Here is some great advice from my 6th and 7th grade students:

On public schools: “Our public schools are so important because no one is denied by the way they look, their religion, or the color of their skin. Our public schools welcome the kids with disabilities and who are poor. They welcome everyone.”

On school funding: “If there is a really nice school that has everything, don’t keep giving it more all the time. Instead, give it to the poor and broken down schools that need it the most.”

On higher standards: “Students need to be pushed to succeed. They also need to feel rewarded when they accomplish big things.”

On education for all: “Consider the point of view for the kids in the worst scenarios, and know that families want their children to have the best education possible.”

On bullying: “A big problem in our schools is bullying and cyberbullying. These issues can lead to death, both from suicide and through physical fighting. We need you to take a stand on this and make our schools more inviting.”

On making big decisions: “I think you should be open-minded about public schools and consider every aspect of a kid's life at school and at home. You should get “in the field’ and experience issues firsthand before making any big decisions.”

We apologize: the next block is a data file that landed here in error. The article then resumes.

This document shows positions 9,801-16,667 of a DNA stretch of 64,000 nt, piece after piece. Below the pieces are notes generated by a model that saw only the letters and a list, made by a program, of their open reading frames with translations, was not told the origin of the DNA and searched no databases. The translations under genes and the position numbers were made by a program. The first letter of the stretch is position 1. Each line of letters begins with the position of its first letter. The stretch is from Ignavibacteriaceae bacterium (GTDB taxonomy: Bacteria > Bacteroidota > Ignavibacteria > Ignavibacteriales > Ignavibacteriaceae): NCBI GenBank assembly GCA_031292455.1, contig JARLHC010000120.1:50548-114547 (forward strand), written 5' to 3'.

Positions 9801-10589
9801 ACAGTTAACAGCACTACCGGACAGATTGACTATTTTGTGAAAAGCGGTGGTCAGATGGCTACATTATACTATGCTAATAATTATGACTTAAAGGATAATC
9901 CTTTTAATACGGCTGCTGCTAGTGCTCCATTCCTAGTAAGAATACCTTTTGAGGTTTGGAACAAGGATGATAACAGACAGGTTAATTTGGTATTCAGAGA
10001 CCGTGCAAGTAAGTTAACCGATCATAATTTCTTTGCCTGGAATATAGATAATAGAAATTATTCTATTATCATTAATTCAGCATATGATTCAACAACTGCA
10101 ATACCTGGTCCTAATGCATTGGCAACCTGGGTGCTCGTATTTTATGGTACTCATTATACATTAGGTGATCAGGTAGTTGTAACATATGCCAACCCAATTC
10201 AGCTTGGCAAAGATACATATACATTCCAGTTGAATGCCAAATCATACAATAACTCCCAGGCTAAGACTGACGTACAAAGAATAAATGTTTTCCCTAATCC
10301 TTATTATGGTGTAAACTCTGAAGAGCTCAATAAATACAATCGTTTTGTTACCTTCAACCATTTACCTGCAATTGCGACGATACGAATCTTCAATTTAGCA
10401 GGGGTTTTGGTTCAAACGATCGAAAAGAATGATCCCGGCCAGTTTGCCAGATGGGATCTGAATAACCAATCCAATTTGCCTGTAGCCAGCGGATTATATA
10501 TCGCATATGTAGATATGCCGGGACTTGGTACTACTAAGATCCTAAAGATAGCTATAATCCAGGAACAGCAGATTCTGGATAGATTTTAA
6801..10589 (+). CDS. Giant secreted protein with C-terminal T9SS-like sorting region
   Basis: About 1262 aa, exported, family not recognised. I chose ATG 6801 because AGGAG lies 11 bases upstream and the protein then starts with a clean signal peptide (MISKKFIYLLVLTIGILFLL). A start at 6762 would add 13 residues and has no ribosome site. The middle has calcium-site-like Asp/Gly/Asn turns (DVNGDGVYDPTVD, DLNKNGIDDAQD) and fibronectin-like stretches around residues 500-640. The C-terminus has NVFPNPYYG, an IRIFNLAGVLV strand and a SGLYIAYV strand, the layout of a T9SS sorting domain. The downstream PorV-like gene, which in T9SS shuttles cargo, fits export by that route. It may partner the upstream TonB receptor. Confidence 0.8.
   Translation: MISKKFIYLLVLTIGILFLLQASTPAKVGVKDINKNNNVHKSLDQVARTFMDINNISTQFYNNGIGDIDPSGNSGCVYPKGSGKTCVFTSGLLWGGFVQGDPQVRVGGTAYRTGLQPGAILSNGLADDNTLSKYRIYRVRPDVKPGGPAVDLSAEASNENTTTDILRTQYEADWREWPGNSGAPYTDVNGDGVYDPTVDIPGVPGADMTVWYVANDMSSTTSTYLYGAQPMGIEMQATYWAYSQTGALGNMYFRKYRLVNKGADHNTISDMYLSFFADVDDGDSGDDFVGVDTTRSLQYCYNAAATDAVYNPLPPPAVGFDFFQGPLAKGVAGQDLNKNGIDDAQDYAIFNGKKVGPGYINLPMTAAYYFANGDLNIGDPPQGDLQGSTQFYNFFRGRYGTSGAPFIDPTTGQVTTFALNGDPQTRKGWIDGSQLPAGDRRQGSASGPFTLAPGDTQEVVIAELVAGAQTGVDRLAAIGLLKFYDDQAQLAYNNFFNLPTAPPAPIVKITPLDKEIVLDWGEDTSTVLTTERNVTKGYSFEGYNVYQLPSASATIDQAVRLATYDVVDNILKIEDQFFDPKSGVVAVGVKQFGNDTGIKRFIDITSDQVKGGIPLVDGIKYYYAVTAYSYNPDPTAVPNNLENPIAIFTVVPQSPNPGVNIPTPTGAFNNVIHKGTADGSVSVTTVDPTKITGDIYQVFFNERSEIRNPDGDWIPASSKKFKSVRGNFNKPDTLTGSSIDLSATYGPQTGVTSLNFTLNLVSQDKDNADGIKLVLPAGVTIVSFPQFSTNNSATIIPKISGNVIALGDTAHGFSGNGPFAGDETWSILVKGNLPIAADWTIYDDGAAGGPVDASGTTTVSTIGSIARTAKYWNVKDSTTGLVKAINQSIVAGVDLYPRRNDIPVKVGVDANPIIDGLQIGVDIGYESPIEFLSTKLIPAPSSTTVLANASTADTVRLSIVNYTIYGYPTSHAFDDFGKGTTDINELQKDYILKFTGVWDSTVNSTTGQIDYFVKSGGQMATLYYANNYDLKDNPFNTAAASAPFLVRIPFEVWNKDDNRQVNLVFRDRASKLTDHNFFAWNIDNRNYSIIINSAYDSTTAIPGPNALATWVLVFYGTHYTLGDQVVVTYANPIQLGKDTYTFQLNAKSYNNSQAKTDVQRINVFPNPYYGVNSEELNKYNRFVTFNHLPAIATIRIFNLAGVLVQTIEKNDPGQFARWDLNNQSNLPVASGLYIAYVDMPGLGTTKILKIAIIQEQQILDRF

“If you could at least think about people who don’t have money, that would be great. Interview kids from public schools, including the poorest one, and ask about their lives … then you could really help improve our schools.”

I echo my students’ words.  Our public schools are at the heart of communities and they need us, parents, teacher, and citizens, to come together in support and commitment to improvement. Our best solution is to work together on this. Visit our schools, observe, and listen as much as possible in service of what is truly most valuable: our kids.

Jessica Moore teaches 6th and 7th grade language arts in the Weld RE-1 School District in Colorado, which serves rural students in Platteville, Gilcrest, and LaSalle, Colo. She is a Teach Plus Colorado State Policy Fellow.

You've read  of  free articles. Subscribe to continue.
Real news can be honest, hopeful, credible, constructive.